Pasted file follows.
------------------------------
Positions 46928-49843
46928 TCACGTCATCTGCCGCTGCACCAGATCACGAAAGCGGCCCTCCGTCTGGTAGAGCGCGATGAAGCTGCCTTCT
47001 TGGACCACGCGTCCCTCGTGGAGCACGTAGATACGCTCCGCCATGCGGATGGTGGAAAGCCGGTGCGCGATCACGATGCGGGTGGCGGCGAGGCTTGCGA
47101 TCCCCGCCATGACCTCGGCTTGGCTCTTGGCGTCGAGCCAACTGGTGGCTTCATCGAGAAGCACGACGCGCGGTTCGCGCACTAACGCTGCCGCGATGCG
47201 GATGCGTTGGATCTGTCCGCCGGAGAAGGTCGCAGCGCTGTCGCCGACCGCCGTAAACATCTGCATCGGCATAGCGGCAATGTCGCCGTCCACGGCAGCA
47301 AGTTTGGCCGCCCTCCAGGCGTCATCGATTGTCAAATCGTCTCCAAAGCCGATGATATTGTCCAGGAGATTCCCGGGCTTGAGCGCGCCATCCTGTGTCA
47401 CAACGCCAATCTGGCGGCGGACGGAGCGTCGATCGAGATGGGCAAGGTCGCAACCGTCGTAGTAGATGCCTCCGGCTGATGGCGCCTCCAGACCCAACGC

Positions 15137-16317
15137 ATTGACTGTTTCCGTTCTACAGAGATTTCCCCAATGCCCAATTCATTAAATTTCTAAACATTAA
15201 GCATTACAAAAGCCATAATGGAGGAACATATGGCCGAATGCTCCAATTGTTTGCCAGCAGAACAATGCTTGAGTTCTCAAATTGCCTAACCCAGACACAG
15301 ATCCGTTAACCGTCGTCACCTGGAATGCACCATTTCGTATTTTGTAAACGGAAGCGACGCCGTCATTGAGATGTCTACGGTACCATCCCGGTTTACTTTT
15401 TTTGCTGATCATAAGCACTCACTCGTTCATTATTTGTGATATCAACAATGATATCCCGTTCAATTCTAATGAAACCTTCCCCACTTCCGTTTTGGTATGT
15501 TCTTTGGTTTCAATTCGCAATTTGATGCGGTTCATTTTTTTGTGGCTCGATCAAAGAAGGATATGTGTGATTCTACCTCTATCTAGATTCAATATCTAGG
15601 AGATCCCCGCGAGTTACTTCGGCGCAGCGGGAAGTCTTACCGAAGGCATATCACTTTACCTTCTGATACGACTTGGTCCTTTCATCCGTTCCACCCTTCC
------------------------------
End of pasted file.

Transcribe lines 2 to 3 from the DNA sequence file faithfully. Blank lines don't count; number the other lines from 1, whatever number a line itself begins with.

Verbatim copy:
46928 TCACGTCATCTGCCGCTGCACCAGATCACGAAAGCGGCCCTCCGTCTGGTAGAGCGCGATGAAGCTGCCTTCT
47001 TGGACCACGCGTCCCTCGTGGAGCACGTAGATACGCTCCGCCATGCGGATGGTGGAAAGCCGGTGCGCGATCACGATGCGGGTGGCGGCGAGGCTTGCGA